Teenage pregnancy rates in Leeds are not falling quickly enough, health bosses have admitted.
Most recent figures for June 2009 show the rate of pregnancy per 1,000 15 to 17-year-olds is 49.8, a small reduction from the previous rate of 50.8.
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But NHS managers in the city say the numbers are not being cut quickly enough and they need to look at whether resources to tackle the issue are being used effectively.
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They are also facing a 25 per cent cut in the grant funding which supports teenage pregnancy work.
Paul Bollom, of Leeds City Council's directorate of children's services, told a meeting of the council's Health Scrutiny Board said that though they were "mid-table" compared to similar cities, there had been little improvement.
"We have not really moved in the last 10 years," he said.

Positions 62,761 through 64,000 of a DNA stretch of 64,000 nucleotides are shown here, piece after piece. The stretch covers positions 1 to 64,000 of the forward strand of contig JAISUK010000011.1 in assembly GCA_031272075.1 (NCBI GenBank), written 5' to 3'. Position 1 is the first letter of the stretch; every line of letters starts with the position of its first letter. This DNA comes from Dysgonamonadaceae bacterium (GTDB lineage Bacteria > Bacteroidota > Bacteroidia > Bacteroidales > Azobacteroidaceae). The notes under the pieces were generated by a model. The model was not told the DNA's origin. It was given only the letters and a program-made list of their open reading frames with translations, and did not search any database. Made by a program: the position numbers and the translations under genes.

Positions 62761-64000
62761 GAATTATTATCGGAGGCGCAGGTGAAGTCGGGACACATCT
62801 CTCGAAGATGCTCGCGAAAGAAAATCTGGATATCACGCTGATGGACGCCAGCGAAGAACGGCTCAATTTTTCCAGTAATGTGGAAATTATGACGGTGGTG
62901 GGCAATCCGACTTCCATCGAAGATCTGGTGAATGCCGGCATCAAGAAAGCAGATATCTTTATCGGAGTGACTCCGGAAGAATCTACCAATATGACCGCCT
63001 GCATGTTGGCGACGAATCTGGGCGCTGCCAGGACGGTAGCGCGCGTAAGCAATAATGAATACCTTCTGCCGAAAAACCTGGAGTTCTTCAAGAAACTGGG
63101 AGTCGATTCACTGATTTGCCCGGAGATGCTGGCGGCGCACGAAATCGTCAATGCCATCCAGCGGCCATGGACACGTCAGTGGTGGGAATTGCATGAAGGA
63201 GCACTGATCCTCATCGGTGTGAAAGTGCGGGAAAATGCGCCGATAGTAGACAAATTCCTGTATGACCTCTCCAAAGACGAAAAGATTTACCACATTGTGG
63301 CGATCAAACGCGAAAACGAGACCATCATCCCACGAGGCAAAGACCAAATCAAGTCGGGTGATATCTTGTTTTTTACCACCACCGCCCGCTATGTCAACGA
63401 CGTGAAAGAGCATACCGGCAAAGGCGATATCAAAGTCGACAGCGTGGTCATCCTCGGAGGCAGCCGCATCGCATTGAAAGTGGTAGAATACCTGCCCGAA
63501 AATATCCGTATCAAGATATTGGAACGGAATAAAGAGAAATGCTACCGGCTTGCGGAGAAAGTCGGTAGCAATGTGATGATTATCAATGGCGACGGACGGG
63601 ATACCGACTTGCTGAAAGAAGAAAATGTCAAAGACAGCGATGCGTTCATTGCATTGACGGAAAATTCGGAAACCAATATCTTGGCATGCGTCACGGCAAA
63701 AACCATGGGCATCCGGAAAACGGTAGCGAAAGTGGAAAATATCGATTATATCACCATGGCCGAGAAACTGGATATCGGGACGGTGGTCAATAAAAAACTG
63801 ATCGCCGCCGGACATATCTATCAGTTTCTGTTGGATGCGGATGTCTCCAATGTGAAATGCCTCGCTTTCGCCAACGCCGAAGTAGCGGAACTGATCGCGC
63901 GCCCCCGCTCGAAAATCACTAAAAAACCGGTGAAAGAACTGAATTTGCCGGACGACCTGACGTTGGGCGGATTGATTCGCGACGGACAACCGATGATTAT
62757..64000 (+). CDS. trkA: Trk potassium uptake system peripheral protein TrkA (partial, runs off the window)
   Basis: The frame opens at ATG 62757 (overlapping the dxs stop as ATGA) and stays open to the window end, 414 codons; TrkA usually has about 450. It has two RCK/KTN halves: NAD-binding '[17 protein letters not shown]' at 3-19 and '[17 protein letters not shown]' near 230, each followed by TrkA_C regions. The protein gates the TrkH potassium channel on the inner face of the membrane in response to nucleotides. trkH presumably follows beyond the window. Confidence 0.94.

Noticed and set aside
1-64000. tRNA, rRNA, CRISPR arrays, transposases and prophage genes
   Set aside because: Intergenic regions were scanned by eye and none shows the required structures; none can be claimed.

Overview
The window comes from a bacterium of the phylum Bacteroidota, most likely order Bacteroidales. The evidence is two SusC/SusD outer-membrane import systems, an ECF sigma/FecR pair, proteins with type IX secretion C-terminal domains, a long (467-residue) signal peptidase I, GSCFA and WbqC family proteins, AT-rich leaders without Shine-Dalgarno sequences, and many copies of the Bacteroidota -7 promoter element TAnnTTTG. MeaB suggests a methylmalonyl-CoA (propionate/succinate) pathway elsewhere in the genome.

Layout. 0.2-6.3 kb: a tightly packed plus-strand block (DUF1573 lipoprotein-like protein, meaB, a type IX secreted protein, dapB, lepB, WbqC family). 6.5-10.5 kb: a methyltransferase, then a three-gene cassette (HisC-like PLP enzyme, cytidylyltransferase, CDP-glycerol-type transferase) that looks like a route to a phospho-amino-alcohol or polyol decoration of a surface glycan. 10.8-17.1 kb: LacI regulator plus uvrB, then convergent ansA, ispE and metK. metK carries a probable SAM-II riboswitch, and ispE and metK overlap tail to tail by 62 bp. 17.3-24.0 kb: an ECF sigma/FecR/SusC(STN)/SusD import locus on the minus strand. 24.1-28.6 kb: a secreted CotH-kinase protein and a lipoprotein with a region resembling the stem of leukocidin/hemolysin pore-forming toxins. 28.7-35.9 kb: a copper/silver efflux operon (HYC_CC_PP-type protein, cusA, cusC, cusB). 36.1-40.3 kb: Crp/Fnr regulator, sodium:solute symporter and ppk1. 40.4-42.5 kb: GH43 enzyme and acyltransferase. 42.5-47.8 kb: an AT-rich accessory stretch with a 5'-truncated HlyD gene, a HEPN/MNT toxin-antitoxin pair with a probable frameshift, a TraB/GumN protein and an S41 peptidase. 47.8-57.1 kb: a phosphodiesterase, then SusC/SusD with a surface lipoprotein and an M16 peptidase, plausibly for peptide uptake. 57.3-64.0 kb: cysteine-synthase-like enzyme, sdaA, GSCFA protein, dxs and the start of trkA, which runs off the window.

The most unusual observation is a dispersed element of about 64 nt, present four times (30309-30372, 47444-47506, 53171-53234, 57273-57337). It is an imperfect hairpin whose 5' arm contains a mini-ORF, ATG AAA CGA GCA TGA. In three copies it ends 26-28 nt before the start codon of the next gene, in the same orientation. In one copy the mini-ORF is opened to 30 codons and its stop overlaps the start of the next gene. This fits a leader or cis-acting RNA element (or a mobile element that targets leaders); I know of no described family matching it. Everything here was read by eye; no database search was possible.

"Nationally rates have dropped in the order of 15 or 20 per cent.
"Leeds has not moved very far but it's not the worst performing local
authority by any means."
He said they were focusing resources on hotspots for teenage pregnancy and knew what worked to combat the problem, including all organisations working together, consistent messages from health and children's workers and good quality sex education in schools.
"We need good aspirations for young people, they need to feel there's a positive route through education and that's very protective against teenage pregnancy," he added.
Arthur Giles, representative on the scrutiny board for patient group
Leeds Link, said the latest figures were "very disappointing".
"We were in this position last year.
"We really need to look at the resources and what we are doing because we are not doing what's necessary."
Coun Judith Chapman (Lib Dem, Weetwood), chairman of the Children's Services Scrutiny Board, asked if they could team up with the Health Board to create a joint working group looking at the issue.
Other recent measures taken include identifying local councillors as champions in their areas, 47 people being trained to deliver an early intervention programme and young fathers testing services to see how they can improve.
However there could be a risk to progress if the council and NHS don't work jointly on the issue, a report says.